30: In October I started Cosmetology School at Rose Mar in Mesa Arizona. I had been doing a lot of haircuts and perms during my stay in St. Johns and although I didn’t prefer doing hair to Nursing, I decided I could finish Beauty school in about nine months and be able to help put myself through school. Beauty school was a new and not always enjoyable experience. Again, I was a minority being Mormon. I chose to attend school 6 days per weeks as to speed the process up some. Along with beauty school, I also took a couple of night classes at Mesa community College toward my Nursing degree. In August of 1970 I graduated from Beauty School. It really wasn’t any big ordeal, but it was nice to be out. State boards were the last week of September and I used Mom for my model. It was a day’s worth of hair doing and test taking, but Mom made it pleasurable as we laughed and joked through it all. In October I went to work for the Red Carpet Beauty Salon. I enjoyed working and again made friends with many of my cliental. After another sinus surgery I had a slow recovery but felt that I needed to go back to work. Unbeknownst to me, I had again contracted pneumonia and was again hospitalized when I returned home for Christmas. My recovery was fairly rapid, but Dr. Dysterheft thought the hair sprays and such might be irritating until I had gained back my full strength, so I again enrolled in school full time at Mesa Community College.

31: Beauty Shop

32: In January 1977, my home teacher was Kevin Jones. I wasn’t really too interested in men as my last involvement had proved futile. But, in April, I started dating Kevin. He was without a doubt, the most polite and considerate man I had ever dated He was 23 and hadn’t been on a mission which bothered me, but who was I to judge? Our courtship was fast and exciting. Looking back now, it seems even faster than it did then. We got engaged June 22 and were married July 20. All went well for the first few months, but soon our real colors were surfacing and I found Kevin was a much different person that I had presupposed. So, after 13 months we separated and subsequently filed for divorce. Our divorce was final October 28, 1978. There were some good things that came of our marriage though. The main enlightenment was going through the temple and receiving my endowments, July 9, 1977. This has proved to be an added strength in my life that I can derive nowhere else. It gave me a better understanding of just what my mission here on this earth should be. The peace and calm I can obtain from attending the temple is so uplifting and reassuring.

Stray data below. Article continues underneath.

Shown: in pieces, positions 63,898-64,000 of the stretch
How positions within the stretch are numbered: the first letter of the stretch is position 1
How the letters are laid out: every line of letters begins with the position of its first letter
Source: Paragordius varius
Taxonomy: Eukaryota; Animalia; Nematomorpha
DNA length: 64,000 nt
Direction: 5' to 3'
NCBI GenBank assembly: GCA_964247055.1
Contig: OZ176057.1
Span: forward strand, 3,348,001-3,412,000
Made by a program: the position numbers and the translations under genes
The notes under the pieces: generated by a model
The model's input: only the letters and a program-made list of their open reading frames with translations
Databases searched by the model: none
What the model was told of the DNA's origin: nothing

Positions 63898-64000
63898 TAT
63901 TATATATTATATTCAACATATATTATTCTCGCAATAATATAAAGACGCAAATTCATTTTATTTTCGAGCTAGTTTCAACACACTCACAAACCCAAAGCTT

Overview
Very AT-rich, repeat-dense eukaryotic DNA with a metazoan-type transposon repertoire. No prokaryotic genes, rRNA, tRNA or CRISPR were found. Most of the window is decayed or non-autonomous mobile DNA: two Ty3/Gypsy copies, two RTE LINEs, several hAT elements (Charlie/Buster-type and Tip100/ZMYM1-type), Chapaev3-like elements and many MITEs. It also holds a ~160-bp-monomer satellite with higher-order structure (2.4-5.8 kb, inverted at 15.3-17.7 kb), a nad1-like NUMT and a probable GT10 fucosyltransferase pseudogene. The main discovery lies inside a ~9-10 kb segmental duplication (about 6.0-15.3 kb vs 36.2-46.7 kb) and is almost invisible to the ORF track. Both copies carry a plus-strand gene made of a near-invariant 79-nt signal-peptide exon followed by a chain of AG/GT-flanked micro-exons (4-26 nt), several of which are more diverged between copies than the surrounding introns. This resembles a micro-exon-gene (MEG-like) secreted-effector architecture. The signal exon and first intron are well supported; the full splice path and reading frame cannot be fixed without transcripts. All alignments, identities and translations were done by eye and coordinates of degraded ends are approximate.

33: In January 1978, I contracted the Asian flu, and as had seemed a yearly ritual, was again hospitalized. My boss at the time suggested a doctor as I was too weak to travel to Lakeside to see Dr. Dysterheft. I suggested the doctor call Dr. Dysterheft for a consultation concerning preferred drugs and treatment, etc. After a few days, I lost most all of my physical strength and for the first time in my life, feared I was going to die. I wasn’t able to tolerate the medication he was giving me, thus I couldn’t keep anything down. After 8 days, and 12-15 pounds expense, I was discharged and we traveled immediately to Lakeside to see Dr. Dysterheft. He began giving me vitamin injections into the blood stream and within 3 or 4 days I started feeling like I was alive again. It took several months for me to gain back a good portion of my strength. Although this was a terrifying experience, it gave me a greater appreciation for the gift of life. I am so thankful that I was preserved and am able to enjoy the gift of living and serving.